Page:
Mineral Survey Map MS 13375, upper Bear Creek Canyon. Original mining claim plat showing Gold Hill Development parcels. Click image to enlarge.



IF YOU'RE HAVING TROUBLE VIEWING SITE, TRY WHITELISTING IN YOUR ADBLOCKER, OTHERWISE PLEASE CONTACT US USING MENU ABOVE, OR FACEBOOK.

Please Enjoy A Few Suggested WildSnow Posts


Comments

3 Responses to “BLM Staffer’s Word on Land Ownership in Bear Basin”

  1. Mark W December 26th, 2010 11:21 pm

    Any clarification on the nebulous issue of water rights with regard to traveling over snow?

  2. Michael December 27th, 2010 3:48 pm

    Lou,

    sorry to be off topic, but I am looking for gps info. The last discussion of yours I could find was over 1yr ago.

    From that discussion, I looked at the Garmins and DeLorme. It seems that the specs for the PN-60 are leagues above everything else-3.5gb on board memory, expandable to 32gb, push button, barometric altimeter. However, I need to install Windows on my Mac to use it.

    I was hoping there were some folks with recent experience could chime in, what are people using? Is there a comparable unit for the Mac? Any issues with DeLorme?

    Thanks for letting me hijack the post

  3. Lou December 27th, 2010 6:55 pm

    Michael, I’m a fan of Garmin, 60csx and that type…

  Your Comments


  Recent Posts




Facebook Twitter Email Instagram Youtube

 



  • Blogroll & Links


  • Welcome to Louis (Lou) Dawson's backcountry skiing information & opinion website. Lou's passion for the past 50 years has been alpinism, climbing, mountaineering and skiing -- along with all manner of outdoor recreation. He has authored numerous books and articles about ski touring and is well known as the first person to ski down all 54 of Colorado's 14,000-foot peaks, otherwise known as the Fourteeners! Books and free ski touring news and information here.

    All material on this website is copyrighted, the name WildSnow is trademarked, permission required for reproduction (electronic or otherwise) and display on other websites. PLEASE SEE OUR COPYRIGHT and TRADEMARK INFORMATION.

    We include "affiliate sales" links with most of our blog posts. This means we receive a percentage of a sale if you click over from our site (at no cost to you). None of our affiliate commission links are direct relationships with specific gear companies or shopping carts, instead we remain removed by using a third party who manages all our affiliate sales and relationships. We also sell display "banner" advertising, in this case our relationships are closer to the companies who advertise, but our display advertising income is carefully separated financially and editorially from our blog content, over which we always maintain 100% editorial control -- we make this clear during every advertising deal we work out. Please also notice we do the occasional "sponsored" post, these are under similar financial arrangements as our banner advertising, only the banner or other type of reference to a company are included in the blog post, simply to show they provided financial support to WildSnow.com and provide them with advertising in return. Unlike most other "sponsored content" you find on the internet, our sponsored posts are entirely under our editorial control and created by WildSnow specific writers.See our full disclosures here.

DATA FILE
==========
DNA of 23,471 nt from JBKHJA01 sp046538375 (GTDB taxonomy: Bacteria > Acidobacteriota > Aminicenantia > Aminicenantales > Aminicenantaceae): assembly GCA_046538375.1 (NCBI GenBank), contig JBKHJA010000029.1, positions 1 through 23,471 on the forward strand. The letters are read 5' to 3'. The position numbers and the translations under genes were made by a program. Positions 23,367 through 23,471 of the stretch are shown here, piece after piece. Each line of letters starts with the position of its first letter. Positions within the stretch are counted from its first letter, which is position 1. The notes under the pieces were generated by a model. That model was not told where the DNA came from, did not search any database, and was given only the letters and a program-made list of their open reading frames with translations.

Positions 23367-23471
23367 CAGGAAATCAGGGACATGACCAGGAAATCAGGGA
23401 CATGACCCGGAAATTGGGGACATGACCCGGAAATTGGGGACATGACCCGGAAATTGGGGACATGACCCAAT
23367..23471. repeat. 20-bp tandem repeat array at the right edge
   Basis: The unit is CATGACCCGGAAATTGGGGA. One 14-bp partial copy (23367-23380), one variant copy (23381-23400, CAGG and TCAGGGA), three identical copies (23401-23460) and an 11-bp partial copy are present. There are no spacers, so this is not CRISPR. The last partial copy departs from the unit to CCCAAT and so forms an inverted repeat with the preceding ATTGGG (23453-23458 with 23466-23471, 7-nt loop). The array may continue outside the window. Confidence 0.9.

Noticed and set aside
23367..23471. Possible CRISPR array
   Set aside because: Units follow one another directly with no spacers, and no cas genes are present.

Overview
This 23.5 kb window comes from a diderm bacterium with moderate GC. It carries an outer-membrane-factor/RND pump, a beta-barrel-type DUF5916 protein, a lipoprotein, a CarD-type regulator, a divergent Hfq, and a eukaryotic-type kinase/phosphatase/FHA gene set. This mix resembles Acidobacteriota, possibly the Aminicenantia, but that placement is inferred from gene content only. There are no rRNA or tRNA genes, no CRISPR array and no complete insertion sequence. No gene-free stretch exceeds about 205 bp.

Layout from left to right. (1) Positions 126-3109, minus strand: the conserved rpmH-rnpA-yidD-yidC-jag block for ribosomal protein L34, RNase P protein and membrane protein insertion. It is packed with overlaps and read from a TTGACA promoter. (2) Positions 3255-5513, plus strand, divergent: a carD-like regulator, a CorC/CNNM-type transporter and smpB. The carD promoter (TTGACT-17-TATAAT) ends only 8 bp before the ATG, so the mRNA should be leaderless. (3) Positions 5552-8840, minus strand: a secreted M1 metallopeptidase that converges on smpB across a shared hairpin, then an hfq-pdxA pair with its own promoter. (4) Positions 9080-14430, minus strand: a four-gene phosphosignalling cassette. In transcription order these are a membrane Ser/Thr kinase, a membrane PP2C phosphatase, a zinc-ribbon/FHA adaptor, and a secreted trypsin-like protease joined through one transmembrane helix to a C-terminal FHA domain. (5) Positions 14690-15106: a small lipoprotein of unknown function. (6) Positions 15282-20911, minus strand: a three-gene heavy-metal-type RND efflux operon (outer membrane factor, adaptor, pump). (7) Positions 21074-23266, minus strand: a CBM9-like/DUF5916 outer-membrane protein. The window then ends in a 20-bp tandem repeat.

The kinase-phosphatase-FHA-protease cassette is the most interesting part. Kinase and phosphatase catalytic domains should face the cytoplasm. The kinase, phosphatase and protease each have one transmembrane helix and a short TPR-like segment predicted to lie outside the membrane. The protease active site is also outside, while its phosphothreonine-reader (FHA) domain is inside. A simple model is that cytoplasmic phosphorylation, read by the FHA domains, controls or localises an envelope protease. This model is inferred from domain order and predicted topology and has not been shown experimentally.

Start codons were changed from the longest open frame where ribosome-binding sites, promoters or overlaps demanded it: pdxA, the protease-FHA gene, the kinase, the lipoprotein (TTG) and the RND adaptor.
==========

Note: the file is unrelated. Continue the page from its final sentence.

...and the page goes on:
Backcountry skiing is dangerous. You may be killed or severely injured if you do any form of ski mountaineering, skimo randonnee and randonnée skiing. The information and news on this website is intended only as general information. Due to human error and passing time, the information, text and images contained within this website may be inaccurate, false, or out-of-date. By using, reading or viewing the information provided on this website, you agree to absolve the owners of Wild Snow as well as content contributors of any liability for injuries or losses incurred while using such information. Furthermore, you agree to use any of this website's information, maps, photos, or binding mounting instructions templates at your own risk, and waive Wild Snow owners and contributors of liability for use of said items for ski touring or any other use.

    Switch To Mobile Version